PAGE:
Feb 28, 2013

A note for Chicago-areas moviegoers that the Music Box Theatre 70mm Festival wraps tonight with PLAYTIME by Jacques Tati, + this piece of direct animation by Danielle Ash & Jodie Mack. Made fot the 2012 Orphan Film Symposium, this will be its second-ever screening.

Camera/phone video taken inside Museum of the Moving Image:

Feb 9, 2013

Melton Barker Foils Film Historiographers and Auteurist Critics

On a very happy note indeed: 

This Sunday's New York Times featured this article on "The Kidnappers Foil" series of movies and their filmmaker Melton Barker. 

Writer Amanda Petrusich presents an exemplary journalistic account of the history and significance of this previously obscure body of motion picture work. (So few journalists get the quotations of their interviewees correct; she does, near as I can tell.)

Congratulations to Caroline Frick (T.A.M.I.) and Dwight Swanson for getting these orphans onto the National Film Registry -- and into the Times. If you've not previously sampled Mr. Barker's oeuvre, please take this opportunity. [See www.meltonbarker.org

And if there were any doubt that orphanista Caroline Jane Frick has long been on a mission to immortalize Ennis Melton Barker, consider that her doctoral dissertation specifically holds up Barker as the orphan filmmaker par excellence.  In "Restoration Nation: Motion Picture Archives and 'American' Film Heritage" (University of Texas at Austin, 2005), 245, she writes about the Orphan Film Symposium. 
So-called “orphanistas” gather and lobby for increased attention and, most importantly, funding for a more organic or “real” American film heritage – ephemeral advertising footage, home movies, medical training films, and more. Albeit, armed with an ironic distance and postmodern sensibilities, participants in the orphans film movement hope to place individuals such as Melton Barker, an itinerant Texas filmmaker, next to (or at least, on the same list as) Howard Hawks – and the arbiters of national heritage are doing just that.  [Emphasis not in the original.]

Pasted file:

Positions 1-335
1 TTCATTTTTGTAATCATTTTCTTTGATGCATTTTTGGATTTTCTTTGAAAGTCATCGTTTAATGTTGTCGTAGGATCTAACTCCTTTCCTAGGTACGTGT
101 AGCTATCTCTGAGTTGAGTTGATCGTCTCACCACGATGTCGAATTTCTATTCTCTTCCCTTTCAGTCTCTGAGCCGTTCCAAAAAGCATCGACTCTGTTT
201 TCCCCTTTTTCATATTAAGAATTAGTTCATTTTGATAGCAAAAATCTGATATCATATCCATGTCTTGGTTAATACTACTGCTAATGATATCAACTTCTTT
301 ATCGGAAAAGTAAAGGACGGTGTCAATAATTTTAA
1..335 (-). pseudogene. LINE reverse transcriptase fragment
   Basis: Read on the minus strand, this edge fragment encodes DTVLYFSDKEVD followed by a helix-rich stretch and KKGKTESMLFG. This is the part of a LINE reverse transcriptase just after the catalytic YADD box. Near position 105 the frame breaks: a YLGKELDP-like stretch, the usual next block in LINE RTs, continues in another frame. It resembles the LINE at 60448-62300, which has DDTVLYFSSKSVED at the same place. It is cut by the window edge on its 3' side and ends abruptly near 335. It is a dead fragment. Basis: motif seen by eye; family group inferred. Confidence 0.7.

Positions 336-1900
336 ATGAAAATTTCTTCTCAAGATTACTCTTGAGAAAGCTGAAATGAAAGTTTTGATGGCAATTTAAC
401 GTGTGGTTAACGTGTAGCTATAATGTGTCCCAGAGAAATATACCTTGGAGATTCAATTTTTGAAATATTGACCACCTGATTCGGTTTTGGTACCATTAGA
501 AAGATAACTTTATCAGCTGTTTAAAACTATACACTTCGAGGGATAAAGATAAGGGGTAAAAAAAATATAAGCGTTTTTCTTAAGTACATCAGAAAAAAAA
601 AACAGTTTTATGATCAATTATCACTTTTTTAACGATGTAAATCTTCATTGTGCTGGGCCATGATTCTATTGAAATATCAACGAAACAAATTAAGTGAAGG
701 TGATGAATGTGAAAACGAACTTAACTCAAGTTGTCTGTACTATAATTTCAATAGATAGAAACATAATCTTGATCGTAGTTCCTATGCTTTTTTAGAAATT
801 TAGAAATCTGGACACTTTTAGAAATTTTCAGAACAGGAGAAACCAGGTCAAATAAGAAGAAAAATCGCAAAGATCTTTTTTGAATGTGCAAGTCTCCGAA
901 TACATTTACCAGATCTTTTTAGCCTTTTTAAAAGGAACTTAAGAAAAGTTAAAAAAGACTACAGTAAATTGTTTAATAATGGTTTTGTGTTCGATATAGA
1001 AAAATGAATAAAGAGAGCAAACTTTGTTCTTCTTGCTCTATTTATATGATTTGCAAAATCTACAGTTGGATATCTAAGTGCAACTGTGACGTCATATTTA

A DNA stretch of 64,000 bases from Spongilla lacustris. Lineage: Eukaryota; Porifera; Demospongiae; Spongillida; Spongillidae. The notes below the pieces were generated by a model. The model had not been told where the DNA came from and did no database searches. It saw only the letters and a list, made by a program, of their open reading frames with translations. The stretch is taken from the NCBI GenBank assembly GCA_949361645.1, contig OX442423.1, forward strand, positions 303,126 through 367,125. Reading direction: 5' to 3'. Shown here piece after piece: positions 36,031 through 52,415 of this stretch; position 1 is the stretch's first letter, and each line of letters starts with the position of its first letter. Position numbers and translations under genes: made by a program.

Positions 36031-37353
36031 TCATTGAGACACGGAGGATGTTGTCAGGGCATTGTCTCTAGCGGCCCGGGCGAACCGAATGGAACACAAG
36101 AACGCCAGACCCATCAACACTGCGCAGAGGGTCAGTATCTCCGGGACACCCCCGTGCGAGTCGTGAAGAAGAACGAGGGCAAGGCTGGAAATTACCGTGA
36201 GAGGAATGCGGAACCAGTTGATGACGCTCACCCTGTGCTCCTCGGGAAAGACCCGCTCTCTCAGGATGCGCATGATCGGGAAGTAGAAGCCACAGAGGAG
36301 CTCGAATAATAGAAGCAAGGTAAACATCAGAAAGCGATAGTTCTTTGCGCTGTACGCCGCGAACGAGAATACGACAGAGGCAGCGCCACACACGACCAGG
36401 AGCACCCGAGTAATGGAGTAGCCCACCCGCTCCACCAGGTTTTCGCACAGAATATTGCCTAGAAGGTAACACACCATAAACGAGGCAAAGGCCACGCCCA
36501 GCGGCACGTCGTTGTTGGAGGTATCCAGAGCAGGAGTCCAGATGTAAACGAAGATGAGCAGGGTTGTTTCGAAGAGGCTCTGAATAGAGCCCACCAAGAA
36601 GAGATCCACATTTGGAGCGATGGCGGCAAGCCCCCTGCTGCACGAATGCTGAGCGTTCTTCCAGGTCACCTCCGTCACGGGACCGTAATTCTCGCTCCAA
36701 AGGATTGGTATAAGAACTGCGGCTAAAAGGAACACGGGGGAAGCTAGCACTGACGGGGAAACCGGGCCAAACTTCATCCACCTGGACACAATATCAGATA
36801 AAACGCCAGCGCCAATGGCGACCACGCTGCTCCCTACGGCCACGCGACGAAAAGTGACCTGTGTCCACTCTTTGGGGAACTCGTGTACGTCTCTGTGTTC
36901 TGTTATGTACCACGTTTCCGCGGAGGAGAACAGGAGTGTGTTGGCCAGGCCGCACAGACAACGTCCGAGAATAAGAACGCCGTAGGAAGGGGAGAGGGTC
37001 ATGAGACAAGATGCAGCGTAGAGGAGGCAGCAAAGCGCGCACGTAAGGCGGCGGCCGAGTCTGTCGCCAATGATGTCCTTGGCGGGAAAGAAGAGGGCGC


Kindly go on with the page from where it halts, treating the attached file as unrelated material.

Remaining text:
Barker ca. 1930s (Frick Collection)

For more about the man, including this rare photograph, see the article by our now-proven arbiter of national heritage, author of Saving Cinema: The Politics of Preservation (Oxford, 2011), founder of the Texas Archive of the Moving Image, assistant professor of Radio-TV-Film at the University of Texas, Austin, at-large alternate appointee to the National Film Preservation Board, former Curator of Motion Pictures at the George Eastman House International Museum of Photography and Film, and president of the Association of Moving Image Archivists (whew):

Caroline Frick, "Jack Rabbit Genius: Melton Barker, Itinerant Films, and Creating Locality," The Moving Image 10.1 (Spring 2010): 1-22.

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(photo courtesy of Jim Ponder)

And, begging your pardon for this personal dog-loving indulgence, we note that one of the photos of Mr. Barker the Times used includes the nearly-forgotten auteur with his pixelated pup.